Anderson Island Farm, Museum, and Gift Shop
The Farm (1896 - 1975)
The Johnson Farm was established in 1896, when Finnish immigrants John and Alma Marie first built a 2-room cabin.
This farm is typical of those developed by many Islanders who raised chickens and dairy herds as a source of income.
The Johnsons had four children, and their two sons continued to operate the farm until 1975.
The current buildings date from 1912-1920.
The Museum Gift Shop
The Gift Shop is located on the farm - in Chicken Coop #1 - at 9306 Otso Point Road (884-2135).
Open Saturday (10 AM – 4 PM) and
Sunday (12-4 PM) April through December.
The Gift Shop carries mugs, jams, candy, and teas,
books (new and gently used),
children’s toys and games,
stationery items, photographs, pottery, glassware, antiques, jewelry and other accessories, kitchen items, and has a Christmas Corner
Take a walk around the farm, and be sure to visit the Gift Shop located in Chicken Coop #1. A docent from the Anderson Island Historical Society will gladly give you a tour of the Johnson family home and answer any farm-related questions you might have.
At the top of the tower is a wooden tank. The tank was filled by an old Ram Pump located in the pond, down below to the south. The Ram Pump is on display in the barn.
The Milk Room
The lower part of the tower served as the Milk Room. The separator was used to separate the cream from the milk. The milk was then bottled and placed in the concrete vault to keep it cool until it was sold. The concrete vault had water running through it to provide cooling.
“A wood shed is a wood shed is a wood shed,” presumably with all the mysteries and lore that go with wood sheds. This one still contains wood.
In the early days, drums and cans of fuel and oil were stored here. It is now used for general storage.
The tool shed provided an area to store tools and parts, and to make the repairs that were not completed in the field or in the barn.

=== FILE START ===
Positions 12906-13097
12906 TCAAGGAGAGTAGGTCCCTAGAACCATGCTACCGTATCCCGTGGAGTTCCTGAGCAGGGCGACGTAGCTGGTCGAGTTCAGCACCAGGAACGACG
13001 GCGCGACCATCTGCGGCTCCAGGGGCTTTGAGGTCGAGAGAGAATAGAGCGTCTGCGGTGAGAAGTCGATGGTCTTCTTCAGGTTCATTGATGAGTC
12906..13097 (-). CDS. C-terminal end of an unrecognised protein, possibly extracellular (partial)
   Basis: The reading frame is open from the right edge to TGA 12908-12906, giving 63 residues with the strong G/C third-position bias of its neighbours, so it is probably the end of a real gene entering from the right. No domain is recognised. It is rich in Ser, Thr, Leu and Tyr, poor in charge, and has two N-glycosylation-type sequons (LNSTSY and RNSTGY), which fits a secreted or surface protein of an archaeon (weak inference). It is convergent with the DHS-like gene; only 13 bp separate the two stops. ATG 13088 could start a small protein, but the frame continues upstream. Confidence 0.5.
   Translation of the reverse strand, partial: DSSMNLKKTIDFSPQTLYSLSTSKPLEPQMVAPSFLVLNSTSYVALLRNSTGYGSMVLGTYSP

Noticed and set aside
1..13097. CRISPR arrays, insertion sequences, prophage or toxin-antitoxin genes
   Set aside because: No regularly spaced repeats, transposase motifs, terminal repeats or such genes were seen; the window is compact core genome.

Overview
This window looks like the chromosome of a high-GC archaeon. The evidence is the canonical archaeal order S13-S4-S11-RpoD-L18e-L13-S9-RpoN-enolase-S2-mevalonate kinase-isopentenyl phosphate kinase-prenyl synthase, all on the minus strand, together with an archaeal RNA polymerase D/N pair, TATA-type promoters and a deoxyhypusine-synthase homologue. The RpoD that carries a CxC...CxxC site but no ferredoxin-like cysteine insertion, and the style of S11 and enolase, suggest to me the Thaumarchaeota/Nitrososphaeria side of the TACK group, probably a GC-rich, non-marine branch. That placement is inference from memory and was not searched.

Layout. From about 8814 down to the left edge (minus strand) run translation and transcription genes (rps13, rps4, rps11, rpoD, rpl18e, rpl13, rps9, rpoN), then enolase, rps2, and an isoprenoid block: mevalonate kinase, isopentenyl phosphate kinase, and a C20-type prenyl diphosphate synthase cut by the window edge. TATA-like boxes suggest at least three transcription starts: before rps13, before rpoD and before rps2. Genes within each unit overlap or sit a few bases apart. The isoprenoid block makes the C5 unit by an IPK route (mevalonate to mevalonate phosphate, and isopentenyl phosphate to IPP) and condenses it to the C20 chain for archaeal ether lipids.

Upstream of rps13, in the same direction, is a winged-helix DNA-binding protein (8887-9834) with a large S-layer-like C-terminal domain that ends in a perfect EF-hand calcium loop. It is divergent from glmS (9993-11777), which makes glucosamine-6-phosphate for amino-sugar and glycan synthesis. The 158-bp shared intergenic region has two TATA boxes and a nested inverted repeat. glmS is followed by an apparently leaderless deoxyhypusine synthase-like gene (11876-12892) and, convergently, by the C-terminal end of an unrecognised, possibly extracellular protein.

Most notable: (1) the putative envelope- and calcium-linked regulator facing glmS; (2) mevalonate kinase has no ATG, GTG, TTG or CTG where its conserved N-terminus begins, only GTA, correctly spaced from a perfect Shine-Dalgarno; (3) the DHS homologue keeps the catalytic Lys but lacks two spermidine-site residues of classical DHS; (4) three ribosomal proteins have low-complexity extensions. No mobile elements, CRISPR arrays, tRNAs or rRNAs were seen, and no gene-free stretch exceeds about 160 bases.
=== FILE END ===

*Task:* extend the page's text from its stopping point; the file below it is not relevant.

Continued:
This is really the heart of the farm, as the primary product was eggs. At the height of the operation, the two large chicken coops at the north end of the property had from 2,000 to 3,000 chickens each. In the early days, the eggs were gathered and brought to the Egg Room to be candled, cleaned, sorted, and packaged by hand. In 1964 the Johnson brothers bought a used egg washing machine. Although it broke a lot of eggs, it did wash, separate by weight, and saved a lot of labor.
Modern Maintenance. This is where the Historical Society keeps supplies for the current maintenance program.
Small Chicken Coop. Here we attempt to show the life cycle of the chicken from the incubator through the laying cycle.
First, on the left is the incubator. The fertile eggs were placed on the racks inside. They were heated by the heating system attached to the side. When they hatched, they were placed on the floor under the brooder.
The Brooder was heated by the heater in the center. The chicks were fed and watered until they became chickens. They were then placed in the large chicken coops where they were fed and watered. At night they would roost on the wire roosts, up off of the floor.
When they were ready to lay eggs, they would climb up the ramps and jump into the nests that lined the end walls of the chicken coops. The eggs were then gathered and taken to the Egg Room.